Here & Now

Weekdays at 1pm (WMRA)
Robin Young & Jeremy Hobson

Here & Now is public radio's daily news magazine, bringing you the news that breaks after Morning Edition and before All Things Considered.

Host Robin Young
Credit Kalman Zabarsky/Boston University Photography

Robin Young

Robin Young is the award-winning host of Here & Now, produced by WBUR in Boston. Under her leadership, Here & Now has established itself as public radio's indispensable midday news magazine: hard-hitting, up-to-the-moment and always culturally relevant.

A Peabody Award winning documentary filmmaker, Robin has been a correspondent for ABC, NBC, CBS and the Discovery Channel. She is a former guest host of The Today Show on NBC, and one of the first hosts on Boston's ground-breaking television show, Evening Magazine.

Robin has received five Emmy Awards for her television work, as well as two CableACE Awards, the Religious Public Relations Council's Wilbur Award, the National Conference of Christians and Jews Gold Award, and numerous regional Edward R. Murrow awards.

A native of Long Island, Robin holds a bachelor's degree from Ithaca College. She has lived and worked in Manhattan, Washington D.C. and Los Angeles, but considers Boston her hub. Follow Robin on Twitter, @hereandnowrobin and like the show, Here & Now on Facebook.

Co-host Jeremy Hobson
Credit Kalman Zabarsky for Boston University Photography

Jeremy Hobson

Jeremy Hobson joins Robin Young in July 2013 as co-host of Here & Now, public radio's indispensable midday news magazine, produced by NPR and WBUR.

Jeremy was formerly host of American Public Media's (APM) Marketplace Morning Report, an eight-minute daily business news program with an audience of more than six million. He started at Marketplace in 2007 as a reporter based in Washington, D.C. and covered Wall Street and its impact on ordinary Americans during the 2008 financial collapse.

Prior to his time at APM, Jeremy worked as a reporter and producer at NPR on shows ranging from All Things Considered, Day to Day and Wait Wait…Don't Tell Me! He has also worked as a host and reporter for public radio stations including WBUR (Boston), WILL (Urbana), WCAI (Cape Cod) and WRNI (Providence).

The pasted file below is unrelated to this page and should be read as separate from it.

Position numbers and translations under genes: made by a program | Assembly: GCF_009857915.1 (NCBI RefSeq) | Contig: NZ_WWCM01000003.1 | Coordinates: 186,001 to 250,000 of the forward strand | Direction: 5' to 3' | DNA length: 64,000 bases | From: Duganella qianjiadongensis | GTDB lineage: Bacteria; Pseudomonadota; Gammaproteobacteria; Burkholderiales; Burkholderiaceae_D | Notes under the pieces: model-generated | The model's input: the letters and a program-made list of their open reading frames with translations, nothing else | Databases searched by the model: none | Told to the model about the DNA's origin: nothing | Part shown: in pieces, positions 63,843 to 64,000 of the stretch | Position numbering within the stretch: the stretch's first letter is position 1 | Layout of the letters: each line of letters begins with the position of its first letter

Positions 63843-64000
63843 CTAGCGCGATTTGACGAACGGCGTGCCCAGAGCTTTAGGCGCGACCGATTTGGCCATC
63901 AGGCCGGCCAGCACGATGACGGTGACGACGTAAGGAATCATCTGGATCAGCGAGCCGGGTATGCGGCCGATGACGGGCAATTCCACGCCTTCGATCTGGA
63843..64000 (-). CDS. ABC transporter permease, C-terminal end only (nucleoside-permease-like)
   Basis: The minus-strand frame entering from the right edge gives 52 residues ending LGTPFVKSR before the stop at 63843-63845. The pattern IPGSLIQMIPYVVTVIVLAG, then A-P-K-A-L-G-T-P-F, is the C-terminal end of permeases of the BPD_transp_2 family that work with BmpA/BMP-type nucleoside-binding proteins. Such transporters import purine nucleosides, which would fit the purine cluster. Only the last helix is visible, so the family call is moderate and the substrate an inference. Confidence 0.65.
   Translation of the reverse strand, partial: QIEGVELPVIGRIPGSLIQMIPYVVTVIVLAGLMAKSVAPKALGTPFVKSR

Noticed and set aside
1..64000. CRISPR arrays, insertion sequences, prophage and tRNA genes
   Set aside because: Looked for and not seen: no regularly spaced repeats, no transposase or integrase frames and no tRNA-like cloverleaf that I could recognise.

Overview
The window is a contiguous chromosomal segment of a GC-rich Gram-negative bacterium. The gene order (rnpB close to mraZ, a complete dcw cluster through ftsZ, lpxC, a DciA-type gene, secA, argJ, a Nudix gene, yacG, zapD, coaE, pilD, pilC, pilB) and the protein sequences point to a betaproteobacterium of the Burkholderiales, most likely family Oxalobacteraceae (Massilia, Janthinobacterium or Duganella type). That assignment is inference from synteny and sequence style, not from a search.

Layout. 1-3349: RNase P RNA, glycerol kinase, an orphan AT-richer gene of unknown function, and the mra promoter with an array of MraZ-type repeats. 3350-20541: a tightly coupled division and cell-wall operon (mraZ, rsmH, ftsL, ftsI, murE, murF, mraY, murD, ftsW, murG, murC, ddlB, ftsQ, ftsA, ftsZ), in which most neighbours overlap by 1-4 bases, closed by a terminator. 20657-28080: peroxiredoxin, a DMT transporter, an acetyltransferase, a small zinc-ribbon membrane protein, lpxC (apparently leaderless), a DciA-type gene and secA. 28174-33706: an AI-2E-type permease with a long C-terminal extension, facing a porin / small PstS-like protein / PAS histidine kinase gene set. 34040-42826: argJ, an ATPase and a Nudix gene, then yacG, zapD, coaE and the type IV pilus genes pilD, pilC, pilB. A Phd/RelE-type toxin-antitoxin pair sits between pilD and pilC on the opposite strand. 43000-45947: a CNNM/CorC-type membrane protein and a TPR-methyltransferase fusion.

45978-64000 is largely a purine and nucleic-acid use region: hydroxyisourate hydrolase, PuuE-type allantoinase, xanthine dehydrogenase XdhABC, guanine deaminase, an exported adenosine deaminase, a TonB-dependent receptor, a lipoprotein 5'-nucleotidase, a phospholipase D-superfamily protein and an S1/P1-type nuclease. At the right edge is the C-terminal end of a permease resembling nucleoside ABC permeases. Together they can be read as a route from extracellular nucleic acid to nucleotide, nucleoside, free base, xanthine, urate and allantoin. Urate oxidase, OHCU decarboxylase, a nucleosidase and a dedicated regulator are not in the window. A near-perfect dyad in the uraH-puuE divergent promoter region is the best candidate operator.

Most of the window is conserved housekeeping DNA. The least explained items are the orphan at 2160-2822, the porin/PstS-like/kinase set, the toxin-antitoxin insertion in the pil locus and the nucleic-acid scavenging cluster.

Jeremy's radio career began at age nine when he started contributing to a program called Treehouse Radio. He's a graduate of Boston University and the University of Illinois Laboratory High School. Follow Jeremy on Twitter, @jeremyhobson and @hereandnow - and like Here & Now on Facebook.

Substitute host Meghna Chakrabarti
Credit Lucy Cobos

Meghna Chakrabarti

Meghna Chakrabarti is the co-host of Radio Boston, WBUR's acclaimed weekday show with a focus both on the news of the day, and on broader issues that have an impact on Boston and beyond.

Before joining Radio Boston in 2010, she reported on New England transportation and energy issues for WBUR's news department. She also produced and directed WBUR's national news and talk program, On Point, for five years and served as fill-in host for Here & Now, WBUR's national midday show.

Meghna has won awards from both the Associated Press and the Radio Television News Directors Association for her writing, hard news reporting, and use of sound. On Radio Boston, her interviews have encompassed a wide range: Secretary of State John Kerry and law professor Anita Hill, actor F. Murray Abraham and pianist Lang Lang, language expert Steven Pinker and author Lois Lowry, comedians Mindy Kaling and Rachel Dratch, public radio favorites David Isay and the late David Rakoff, and many more.

A former fellow at the Metcalf Institute for Environmental Reporting, Meghna holds bachelor's degrees in civil and environmental engineering from Oregon State University, as well as a master's degree from Harvard University. She is currently completing work toward an MBA at Boston University.

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NPR Story
2:51 pm
Wed April 2, 2014

Acceptance Letters In Hand, Students Wonder How To Pay

(silversnake852/Flickr)

It’s that time of year again — when college acceptance (and rejection) letters find their way into the hands of nervous high school seniors. But that’s the easy part. Exponentially more complicated is figuring out how to pay.

The average cost of four-year-private college in 2013 was $30,094. The sticker price at in-state public colleges is close to $9,000 or $22,000, if you’re coming from out of state. And those jaw-dropping estimates don’t include room and board, books or even an apple to give the teacher.

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NPR Story
2:51 pm
Wed April 2, 2014

Cass Sunstein On Conspiracy Theories

Cass Sunstein is pictured in the White House in March 2011, when he was Director of the Office of Information and Regulatory Affairs at the Office of Management and Budget. (AP)

Harvard law professor Cass Sunstein says pick your topic — the tragic disappearance of the Malaysian plane, Ukraine, the NSA, the economic crisis, even the authorship of Shakespeare’s plays — and you can find a conspiracy theory.

Sunstein himself has faced hate mail and threats after his time in the Obama White House, and for his articles on topics such as FDR and the rights of animals. Glenn Beck repeatedly described him as “the most dangerous man in America.”

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NPR Story
2:51 pm
Wed April 2, 2014

Embattled D.C. Mayor Concedes In Primary